Unfortunately, I only had one beer in the fridge. So I decided to take a trip down to John’s Grocery to pick up a sixer of IPA. I grabbed the ’66 Raleigh RSW off the hook, removed the original tattered tartan bag and threw on the ironweed trunk bag prototype. I thought this would be a good beta test with a practical return… cold beer.
The Ironweed bag was still packed from a ride last week and contained several tubes, tire tools, Park multi-tool and a couple of bungees. I figured I’d just leave the stuff in there and try to fit the six-pack in around it. So off I went.
On the way out of my backyard, I stopped briefly just outside the perimeter of my neighbor’s mulberry tree that has been casting its fruit carelessly over the sidewalk on the backside of our property. Scurrying around in the tree was a frenetic gray squirrel hopping from limb to limb carefully selecting the right berry to eat. I wondered if he was picking the riper fruit with perhaps a little fermentation. Although, I was on my way to pick up beer and realized I was probably projecting.
After managing to avoid the falling mulberries, including the ones dropped by the squirrel, I hopped on the Raleigh and sped off down Bloomington Street. It was a beautiful afternoon and the ride was pleasant.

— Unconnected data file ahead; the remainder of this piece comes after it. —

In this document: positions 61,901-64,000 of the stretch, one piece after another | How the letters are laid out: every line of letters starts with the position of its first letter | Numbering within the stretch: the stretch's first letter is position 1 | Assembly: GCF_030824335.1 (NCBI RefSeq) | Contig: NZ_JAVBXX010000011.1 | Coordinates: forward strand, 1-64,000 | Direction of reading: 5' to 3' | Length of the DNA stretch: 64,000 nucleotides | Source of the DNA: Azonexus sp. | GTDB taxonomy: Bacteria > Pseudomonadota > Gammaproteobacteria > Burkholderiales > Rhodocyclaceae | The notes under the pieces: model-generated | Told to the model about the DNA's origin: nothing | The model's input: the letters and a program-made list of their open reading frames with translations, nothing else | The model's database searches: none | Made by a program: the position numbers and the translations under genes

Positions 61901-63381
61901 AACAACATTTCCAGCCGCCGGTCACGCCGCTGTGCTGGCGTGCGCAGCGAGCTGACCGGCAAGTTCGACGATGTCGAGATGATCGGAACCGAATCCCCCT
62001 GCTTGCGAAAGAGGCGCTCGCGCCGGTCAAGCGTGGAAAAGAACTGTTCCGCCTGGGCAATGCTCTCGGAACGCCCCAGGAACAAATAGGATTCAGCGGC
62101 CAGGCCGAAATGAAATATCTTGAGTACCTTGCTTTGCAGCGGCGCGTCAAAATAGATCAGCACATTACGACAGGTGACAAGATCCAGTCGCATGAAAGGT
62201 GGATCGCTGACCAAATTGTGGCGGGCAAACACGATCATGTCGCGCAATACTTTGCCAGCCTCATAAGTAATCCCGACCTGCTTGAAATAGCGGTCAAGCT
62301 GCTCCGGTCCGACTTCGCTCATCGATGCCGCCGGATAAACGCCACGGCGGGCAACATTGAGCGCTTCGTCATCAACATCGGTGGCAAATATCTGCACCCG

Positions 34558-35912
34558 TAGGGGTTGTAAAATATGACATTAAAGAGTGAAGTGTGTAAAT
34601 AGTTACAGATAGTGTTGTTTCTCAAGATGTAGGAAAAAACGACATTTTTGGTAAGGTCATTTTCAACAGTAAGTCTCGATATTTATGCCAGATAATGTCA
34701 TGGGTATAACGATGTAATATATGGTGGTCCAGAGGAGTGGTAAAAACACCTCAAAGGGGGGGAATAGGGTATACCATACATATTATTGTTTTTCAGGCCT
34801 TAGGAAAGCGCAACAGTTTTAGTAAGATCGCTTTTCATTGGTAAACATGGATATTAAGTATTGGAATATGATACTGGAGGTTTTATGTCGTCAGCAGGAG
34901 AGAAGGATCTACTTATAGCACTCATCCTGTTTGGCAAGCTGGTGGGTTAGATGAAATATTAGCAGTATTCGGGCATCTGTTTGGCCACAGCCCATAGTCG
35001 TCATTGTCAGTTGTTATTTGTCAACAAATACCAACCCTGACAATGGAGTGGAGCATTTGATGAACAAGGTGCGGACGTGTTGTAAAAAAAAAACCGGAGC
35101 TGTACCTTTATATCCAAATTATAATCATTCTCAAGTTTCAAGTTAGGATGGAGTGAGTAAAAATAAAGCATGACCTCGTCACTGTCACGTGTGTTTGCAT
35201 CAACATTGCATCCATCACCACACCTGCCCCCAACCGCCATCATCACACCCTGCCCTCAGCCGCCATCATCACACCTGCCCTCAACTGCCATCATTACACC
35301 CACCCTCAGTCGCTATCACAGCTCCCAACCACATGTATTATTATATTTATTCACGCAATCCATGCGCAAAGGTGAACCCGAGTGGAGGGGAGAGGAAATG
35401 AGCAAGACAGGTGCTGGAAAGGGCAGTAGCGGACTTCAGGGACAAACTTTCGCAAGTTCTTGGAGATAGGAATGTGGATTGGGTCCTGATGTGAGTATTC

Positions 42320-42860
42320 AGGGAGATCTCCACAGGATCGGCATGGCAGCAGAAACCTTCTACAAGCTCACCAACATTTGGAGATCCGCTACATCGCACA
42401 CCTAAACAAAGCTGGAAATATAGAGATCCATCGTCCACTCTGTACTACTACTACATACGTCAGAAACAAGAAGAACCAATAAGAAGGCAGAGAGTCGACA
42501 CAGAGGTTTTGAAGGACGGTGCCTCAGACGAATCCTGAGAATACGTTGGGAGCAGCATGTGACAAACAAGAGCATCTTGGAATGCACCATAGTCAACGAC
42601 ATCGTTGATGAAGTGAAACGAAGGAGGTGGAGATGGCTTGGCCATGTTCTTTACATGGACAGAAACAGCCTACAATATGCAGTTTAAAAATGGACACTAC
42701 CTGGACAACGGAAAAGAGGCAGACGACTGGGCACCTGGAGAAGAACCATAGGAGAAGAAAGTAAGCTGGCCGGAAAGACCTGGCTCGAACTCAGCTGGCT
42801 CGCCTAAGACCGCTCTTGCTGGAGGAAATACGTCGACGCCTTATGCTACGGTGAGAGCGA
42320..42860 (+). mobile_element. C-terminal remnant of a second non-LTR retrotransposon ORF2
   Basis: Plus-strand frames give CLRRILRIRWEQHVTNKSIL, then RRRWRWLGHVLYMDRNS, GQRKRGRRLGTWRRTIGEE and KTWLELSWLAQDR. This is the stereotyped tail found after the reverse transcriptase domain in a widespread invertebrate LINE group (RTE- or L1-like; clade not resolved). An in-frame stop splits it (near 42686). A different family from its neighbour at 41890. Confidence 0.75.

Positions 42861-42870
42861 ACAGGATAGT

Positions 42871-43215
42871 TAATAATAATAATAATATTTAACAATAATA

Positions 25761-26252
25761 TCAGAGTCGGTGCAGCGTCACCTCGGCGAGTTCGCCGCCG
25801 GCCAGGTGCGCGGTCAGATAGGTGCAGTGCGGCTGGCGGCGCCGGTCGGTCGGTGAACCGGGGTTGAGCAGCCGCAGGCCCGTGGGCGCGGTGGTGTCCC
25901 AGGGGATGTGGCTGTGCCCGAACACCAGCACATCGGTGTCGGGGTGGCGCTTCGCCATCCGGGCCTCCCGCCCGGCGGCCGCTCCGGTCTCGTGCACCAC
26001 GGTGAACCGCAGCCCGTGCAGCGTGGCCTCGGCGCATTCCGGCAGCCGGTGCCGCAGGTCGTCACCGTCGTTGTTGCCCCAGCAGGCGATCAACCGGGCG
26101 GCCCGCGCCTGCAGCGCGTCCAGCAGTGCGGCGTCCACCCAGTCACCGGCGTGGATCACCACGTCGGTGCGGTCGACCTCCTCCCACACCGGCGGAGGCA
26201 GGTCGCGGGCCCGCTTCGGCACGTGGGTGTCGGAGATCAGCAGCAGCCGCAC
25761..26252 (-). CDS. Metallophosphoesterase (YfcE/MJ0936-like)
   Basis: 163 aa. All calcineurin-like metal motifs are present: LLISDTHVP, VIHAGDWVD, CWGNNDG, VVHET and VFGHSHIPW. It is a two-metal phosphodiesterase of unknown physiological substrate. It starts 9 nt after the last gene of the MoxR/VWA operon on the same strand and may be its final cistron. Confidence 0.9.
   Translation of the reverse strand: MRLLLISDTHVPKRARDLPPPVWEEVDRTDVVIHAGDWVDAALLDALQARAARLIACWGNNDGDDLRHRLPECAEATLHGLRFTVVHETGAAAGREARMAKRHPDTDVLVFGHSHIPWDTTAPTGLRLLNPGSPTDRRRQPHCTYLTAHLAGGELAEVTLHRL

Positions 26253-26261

I was thinking about bells on bikes. I love bike bells and their friendly yet effective tones; very different from the horns on motor vehicles. Even the word “bell” is friendly and perfect for the device. I am not really superstitious, but I have long felt that bells on bikes are lucky. I can trace this superstition back to a St. Christopher bell I bought in Austria years ago to ward off harm while on tour. The bell on the RSW was put on by the previous owner. It is not my favorite but it has a cheerful enough brrrriiinngg!
I was also thinking about the gearing on this little-wheeled British beauty. I switched out the 13 tooth rear cog with a 20 tooth and I was grateful I had. They were tougher back in 1966… they could handle the taller gears. I guess when I picture the 1966 rider, I think of a bandy-legged, chain-smoker with zip-up leather boots who could leave me in the dust.
I arrived at John’s and briskly walked back to the beer room and selected a six-pack of one of my favorite IPAs. (Interesting note… I noticed that a couple of my favorite IPAs are now available in a handy 4-pack of 20oz. cans, which is great for picnics by bicycle.) I made my way to the front of the store and paid the quiet clerk with the well-kept beard and made my way out the front door to the bike rack to load my booty.
Once outside, I unlocked my Raleigh and placed the six-pack of bottles in the trunk bag. The bottles were a little too tall for the lid to fit down all the way against the sides of the bag, but the lid did completely cover the bottles.
All in all it worked out pretty well. I arrived home safely with my libations. My friends arrived shortly thereafter and we enjoyed a beer and good conversation. Next time, though, I’m getting one of those 4-packs!